As the class developed and flowers began to brew, I began to think how this flower might have looked like a few thousand years ago, before it evolved into its present day species expression. Many plants we deem useful today are actually a result of a long process of co-evolution alongside humans. I like to believe that selective plant breeding––the process by which we selectively develop certain traits in plants––is a language of affection, driven by desire. After all, the classic textbook definition of selective breeding is the process by which humans use plant and animal breeding to develop “desirable” phenotypic traits. We collect seeds from the plant with the strongest smell, the largest fruit or the brightest pigment. However, domestication is a two way street. As we select plants that benefit humans, plants domesticate us to benefit their own kind. Do plants make us more desirable to them? I even go as far as to wonder about the most simple and mindless gestures we exchange with plants, like running fingers through leaves or breaking up seed pods of plants next to sidewalks or fences, and how these trivial comforts could be ways we perpetuate life for each other. As I finished articulating these thoughts to myself in class, Leila’s segment was over, and we moved on to our second class component.
Zoelis Ocasio, from Zoils-Arte-Ser in Mayaguez, handled the second part of the day’s workshop. Spread across her table were an assortment of colourful rocks, mullers (glass pestles for grinding pigments), color swatches, and trays of all sizes. To begin her workshop she introduced participants to a variety rocks that contain iron-oxides (iron and oxygen compounds). She demonstrated where to harvest and how to process the stones by grinding, sifting and refining them with water to later combine with binders or substances that help the pigment stick to paper.
I interjected during the first half hour of the class and talked about how iron is the most abundant element on Earth by mass. It forms a part of hemoglobin, a protein which helps distribute oxygen from our lungs throughout our bodies. I felt it was important to share how these coloring agents manifest from macro to microscopic scales. Iron oxide is an inorganic compound and not by definition alive, but it helps perpetuate life. It’s also not as static we perceive it to be. All inorganic minerals change on vastly different time scales than humans. The iron oxide deposits in the ocean floor, which cover most of its surface, took about 1.8 to 2.4 million years to accumulate.
Because minerals are not carbon based organisms with nucleii, brains or nervous systems, I wonder why we’re attracted to using iron-based pigments. Perhaps our interaction with iron oxides is not so much an exchange, as with plant selective breeding, but rather a mutual, elemental affinity. The iron inside of me recognizes the iron in this rock or soil. Gustafson likes to call this “the tug”, a sort of intuitive impulse that often leads her to places with iron rich pigments. “Perhaps,” she said, “it’s enough of a start to simply consider these rocks and bugs and pigments as already a creative act, an expression of Earth’s mysterious, elemental imagination.”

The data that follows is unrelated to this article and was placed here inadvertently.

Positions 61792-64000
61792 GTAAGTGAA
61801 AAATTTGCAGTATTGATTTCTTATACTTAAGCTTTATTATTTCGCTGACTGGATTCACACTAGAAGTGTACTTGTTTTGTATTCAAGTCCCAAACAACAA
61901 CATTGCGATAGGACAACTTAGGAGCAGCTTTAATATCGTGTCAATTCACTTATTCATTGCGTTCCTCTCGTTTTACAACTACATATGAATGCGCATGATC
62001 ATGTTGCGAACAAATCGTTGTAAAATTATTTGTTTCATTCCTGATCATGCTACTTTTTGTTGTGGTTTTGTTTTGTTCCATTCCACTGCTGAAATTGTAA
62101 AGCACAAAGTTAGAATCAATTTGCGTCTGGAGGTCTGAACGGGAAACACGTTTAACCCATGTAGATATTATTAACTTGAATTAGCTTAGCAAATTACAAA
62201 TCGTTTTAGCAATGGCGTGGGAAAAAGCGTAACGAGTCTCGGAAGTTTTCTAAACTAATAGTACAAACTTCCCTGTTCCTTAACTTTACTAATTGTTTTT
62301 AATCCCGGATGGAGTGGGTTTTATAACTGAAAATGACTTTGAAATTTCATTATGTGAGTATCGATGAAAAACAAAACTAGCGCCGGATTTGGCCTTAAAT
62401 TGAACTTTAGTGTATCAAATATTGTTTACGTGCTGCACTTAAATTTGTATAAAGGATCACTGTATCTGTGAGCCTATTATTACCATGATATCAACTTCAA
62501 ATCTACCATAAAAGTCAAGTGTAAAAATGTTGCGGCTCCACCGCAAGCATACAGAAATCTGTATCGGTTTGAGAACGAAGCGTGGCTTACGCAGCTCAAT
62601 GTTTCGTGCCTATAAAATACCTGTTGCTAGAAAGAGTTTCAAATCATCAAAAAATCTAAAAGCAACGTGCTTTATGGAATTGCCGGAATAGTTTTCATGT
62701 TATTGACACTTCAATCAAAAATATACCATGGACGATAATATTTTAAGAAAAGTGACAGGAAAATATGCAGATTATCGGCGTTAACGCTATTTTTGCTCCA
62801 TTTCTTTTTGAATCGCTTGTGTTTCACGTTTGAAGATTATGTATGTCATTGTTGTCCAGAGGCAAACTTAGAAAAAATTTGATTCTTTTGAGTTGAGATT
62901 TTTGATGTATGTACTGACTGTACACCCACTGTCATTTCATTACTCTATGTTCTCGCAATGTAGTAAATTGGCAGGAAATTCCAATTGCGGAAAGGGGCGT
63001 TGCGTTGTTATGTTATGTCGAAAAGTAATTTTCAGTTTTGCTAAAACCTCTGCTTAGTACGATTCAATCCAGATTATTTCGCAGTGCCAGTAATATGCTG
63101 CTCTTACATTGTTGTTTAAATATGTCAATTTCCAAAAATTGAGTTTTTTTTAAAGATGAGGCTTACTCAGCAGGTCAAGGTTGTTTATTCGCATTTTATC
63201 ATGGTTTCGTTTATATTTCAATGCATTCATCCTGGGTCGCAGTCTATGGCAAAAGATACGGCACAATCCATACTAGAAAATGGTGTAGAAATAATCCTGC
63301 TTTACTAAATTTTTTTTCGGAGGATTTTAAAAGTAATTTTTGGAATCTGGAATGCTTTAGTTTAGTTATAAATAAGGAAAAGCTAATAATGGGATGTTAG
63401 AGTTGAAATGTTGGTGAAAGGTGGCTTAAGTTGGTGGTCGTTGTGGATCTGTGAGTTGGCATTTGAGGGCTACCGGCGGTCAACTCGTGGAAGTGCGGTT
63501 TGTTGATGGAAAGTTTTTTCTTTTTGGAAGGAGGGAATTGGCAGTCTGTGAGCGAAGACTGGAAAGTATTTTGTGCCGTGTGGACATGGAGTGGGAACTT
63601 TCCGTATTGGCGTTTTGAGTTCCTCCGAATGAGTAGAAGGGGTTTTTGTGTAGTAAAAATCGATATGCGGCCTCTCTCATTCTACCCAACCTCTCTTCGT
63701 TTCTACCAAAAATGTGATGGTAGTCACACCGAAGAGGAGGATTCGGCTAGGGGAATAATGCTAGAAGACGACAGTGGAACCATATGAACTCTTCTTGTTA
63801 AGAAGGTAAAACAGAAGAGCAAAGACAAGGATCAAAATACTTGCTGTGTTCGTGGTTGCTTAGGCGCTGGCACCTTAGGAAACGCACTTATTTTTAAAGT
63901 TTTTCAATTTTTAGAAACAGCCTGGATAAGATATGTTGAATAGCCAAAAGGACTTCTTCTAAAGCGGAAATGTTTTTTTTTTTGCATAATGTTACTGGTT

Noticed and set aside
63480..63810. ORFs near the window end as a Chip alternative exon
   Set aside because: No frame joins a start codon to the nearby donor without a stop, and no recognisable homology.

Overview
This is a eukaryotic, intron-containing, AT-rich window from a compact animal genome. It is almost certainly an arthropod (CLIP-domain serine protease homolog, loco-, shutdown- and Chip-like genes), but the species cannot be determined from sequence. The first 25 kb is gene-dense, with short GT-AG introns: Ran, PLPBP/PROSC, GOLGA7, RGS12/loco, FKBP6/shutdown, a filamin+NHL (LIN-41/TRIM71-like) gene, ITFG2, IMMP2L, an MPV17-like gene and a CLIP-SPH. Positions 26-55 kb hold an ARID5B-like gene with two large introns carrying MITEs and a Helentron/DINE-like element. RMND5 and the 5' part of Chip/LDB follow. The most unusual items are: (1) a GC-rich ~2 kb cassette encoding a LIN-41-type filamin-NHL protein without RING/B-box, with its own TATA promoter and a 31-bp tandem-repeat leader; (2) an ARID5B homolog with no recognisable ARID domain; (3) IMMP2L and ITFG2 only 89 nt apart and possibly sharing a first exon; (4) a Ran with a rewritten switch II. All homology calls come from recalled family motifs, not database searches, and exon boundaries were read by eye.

At the end of Zoeli’s workshop, participants were able to dabble their brushes in the mineral watercolors she prepared with pigments harvested in her hometown of Mayagüez. She had the raw pigment rocks laid out on the table. Being in the garden, close to the plants and rocks we worked with, added another dimension to the participants’ assimilation of the technical knowledge. Many of them were shocked to realize that these sources of pigments have been sitting in plain sight all along in rivers and roadsides. As I observed the participants’ excitement in learning about these available colour sources, I was reminded how the colony shifts our attention away from looking at the resources available in our land. Our colonizers devise strategies to redirect and dilute our respect to the land, and subsequently our will to defend it. So something as simple as realizing we can make our own watercolors or dyes versus importing them from the U.S. or Europe could compel us to defend our land with more fervor.
I hope that these workshops, along with visual guides presented at the end of each article, can serve as small steps towards decolonizing our minds and our material culture. As we become more in touch with where and how pigments are extracted, perhaps we can cultivate an affection in the form of cognition through the senses and in the way in which we truly learn to appreciate, and even love, the pockets of Earth where they live.
These visual guides are not meant to substitute a mentor-to-peer learning experience. They are simple guidelines that can introduce you to these practices or refresh the knowledge you already acquired during a workshop.